AFP – On a golden beach near the coastal city of Mombasa, the mood among locals whose livelihoods depend on foreign sunseekers is gloomy as Kenya’s neighbours are stealing away price-conscious tourists.
“Business is bad. There are not many tourists, I haven’t sold anything for two weeks,” complained Kazungu, a 27-year-old who touts boat excursions and souvenirs on the golden sands of Nyali beach.
The beach is full of Kenyans, but few foreigners. At the Nyali International Beach Hotel, a 170-room luxury facility, a handful of tourists are at the bar while a couple are sunbathing beside the pool, but the hotel is evidently not busy.
“For the last three years it’s been very low,” admitted Tsuma Ndune, a 38-year-old kitesurf instructor who works further down the beach. He said business was roughly a third of what it had been during Kenya’s better days.
In Mombasa, a local cooperative making handicrafts, Akamba, has also seen its turnover halved since 2007, the year when Kenya – once seen as a beacon of stability in East Africa – took a turn for the worse and erupted into violence following disputed elections.
“Most tourists have gone since 2007 and the election unrest, business just hasn’t been the same,” said Akamba’s director Jackson Mwaniki, adding that the global financial crisis had combined to provide a perfect storm for Kenyan tourism.
“Most of the tourists that are coming to Kenya are saying that they have been hit… the purchasing power to them has also gone down,” he said.
The post-election violence of 2007 to 2008 resulted in a 30% drop in tourism over the following year before recovering three years later, according to official figures.
But business dropped in 2012 and appears to have continued its downward trend – amid security fears linked to the war in Somalia and kidnappings along the coastline by Somali gunmen, fears of renewed political violence during the 2013 elections and the Westgate shopping centre attack later in the year.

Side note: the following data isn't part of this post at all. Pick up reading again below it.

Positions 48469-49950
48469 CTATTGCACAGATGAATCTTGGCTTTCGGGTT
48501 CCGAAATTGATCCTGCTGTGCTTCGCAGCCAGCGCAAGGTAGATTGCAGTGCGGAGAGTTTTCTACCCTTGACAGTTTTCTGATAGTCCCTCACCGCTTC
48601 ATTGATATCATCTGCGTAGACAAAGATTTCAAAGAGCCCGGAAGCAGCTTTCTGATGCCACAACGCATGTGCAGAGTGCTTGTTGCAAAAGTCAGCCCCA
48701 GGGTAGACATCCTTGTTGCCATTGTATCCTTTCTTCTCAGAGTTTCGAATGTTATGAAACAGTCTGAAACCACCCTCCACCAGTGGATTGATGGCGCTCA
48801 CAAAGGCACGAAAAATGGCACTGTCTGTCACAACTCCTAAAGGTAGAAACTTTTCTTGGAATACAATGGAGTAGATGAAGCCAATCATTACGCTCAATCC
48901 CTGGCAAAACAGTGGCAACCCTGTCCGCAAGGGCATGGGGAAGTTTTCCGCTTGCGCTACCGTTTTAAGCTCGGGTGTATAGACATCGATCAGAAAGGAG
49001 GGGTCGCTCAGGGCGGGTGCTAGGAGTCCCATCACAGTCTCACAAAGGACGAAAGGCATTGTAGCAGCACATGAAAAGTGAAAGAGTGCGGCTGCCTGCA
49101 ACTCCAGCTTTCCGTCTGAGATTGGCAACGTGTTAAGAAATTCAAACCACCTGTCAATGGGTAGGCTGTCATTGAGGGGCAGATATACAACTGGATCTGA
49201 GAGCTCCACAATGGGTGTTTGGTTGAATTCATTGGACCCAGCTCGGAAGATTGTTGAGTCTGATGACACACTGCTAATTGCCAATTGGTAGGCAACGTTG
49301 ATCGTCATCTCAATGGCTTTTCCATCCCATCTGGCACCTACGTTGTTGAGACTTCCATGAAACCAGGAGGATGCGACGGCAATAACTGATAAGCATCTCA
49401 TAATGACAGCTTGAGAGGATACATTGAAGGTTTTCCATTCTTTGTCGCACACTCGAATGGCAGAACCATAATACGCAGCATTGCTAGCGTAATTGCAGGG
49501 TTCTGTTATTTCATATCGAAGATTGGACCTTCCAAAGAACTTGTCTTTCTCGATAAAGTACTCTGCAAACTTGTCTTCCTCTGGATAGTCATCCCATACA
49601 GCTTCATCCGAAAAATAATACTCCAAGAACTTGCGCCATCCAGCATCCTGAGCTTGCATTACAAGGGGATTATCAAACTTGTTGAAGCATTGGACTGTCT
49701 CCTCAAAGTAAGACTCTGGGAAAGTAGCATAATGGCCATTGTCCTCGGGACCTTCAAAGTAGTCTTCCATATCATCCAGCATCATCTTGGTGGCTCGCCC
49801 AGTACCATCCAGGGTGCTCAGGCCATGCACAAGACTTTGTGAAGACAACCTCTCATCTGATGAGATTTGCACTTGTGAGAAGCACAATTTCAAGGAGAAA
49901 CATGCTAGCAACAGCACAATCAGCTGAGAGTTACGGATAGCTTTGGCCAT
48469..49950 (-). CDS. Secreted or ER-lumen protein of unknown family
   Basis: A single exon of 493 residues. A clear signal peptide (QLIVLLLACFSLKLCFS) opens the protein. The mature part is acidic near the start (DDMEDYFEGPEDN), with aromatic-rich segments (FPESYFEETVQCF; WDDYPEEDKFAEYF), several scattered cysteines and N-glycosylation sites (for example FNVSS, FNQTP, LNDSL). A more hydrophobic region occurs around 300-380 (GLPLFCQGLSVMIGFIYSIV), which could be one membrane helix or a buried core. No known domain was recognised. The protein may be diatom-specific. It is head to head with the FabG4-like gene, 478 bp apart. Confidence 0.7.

Tourism is crucial part of Kenya’s economy: according to the most recent figures from 2011, the sector directly or indirectly accounted for 14% of gross domestic product and roughly 700,000 jobs, or 12% of the workforce.
For Tomas Garcia Hertz of Vintage Africa, a Kenyan tour operator offering safari and beach packages, the country has failed to adapt to a punishing international business climate.
“The overall economic situation in our overseas market is not the best. In a way we tend to forget that the economic crisis is still very much alive and many people around the world are scared about their jobs,” he said.
But he said costs and overheads in Kenya have continued to rise – such as a sales tax rise and hikes in national park entry fees – and that competition was tough, especially Tanzania where the Serengeti reserve and island of Zanzibar are cheaper alternatives to the Masai Mara and Mombasa’s beaches.
“Clients worldwide are definitely price sensitive, and when you’re offering them a safari adventure in Tanzania for much less money than Kenya then it obviously becomes a major criteria.”
Park entry fees in Tanzania are now lower than in Kenya – $60 per person per day for the Serengeti compared to $80 for the Masai Mara, which is just across the border.
“If you look at a family of four who wish to stay in the park, you’re talking about a huge amount of money even though you haven’t yet even travelled to the country, you haven’t stayed anywhere, you haven’t eaten, you haven’t been transported,” he said.
Hertz also complained the Kenyan government appeared oblivious to the troubles in the tourism sector.
“One would think that the government is very much aware that this Kenya destination needs a lot of support. I think they have just lost contact with reality on the ground and nobody is taking any measures to correct that,” he said.
“Kenya is making things difficult… to sell Kenya as a destination”.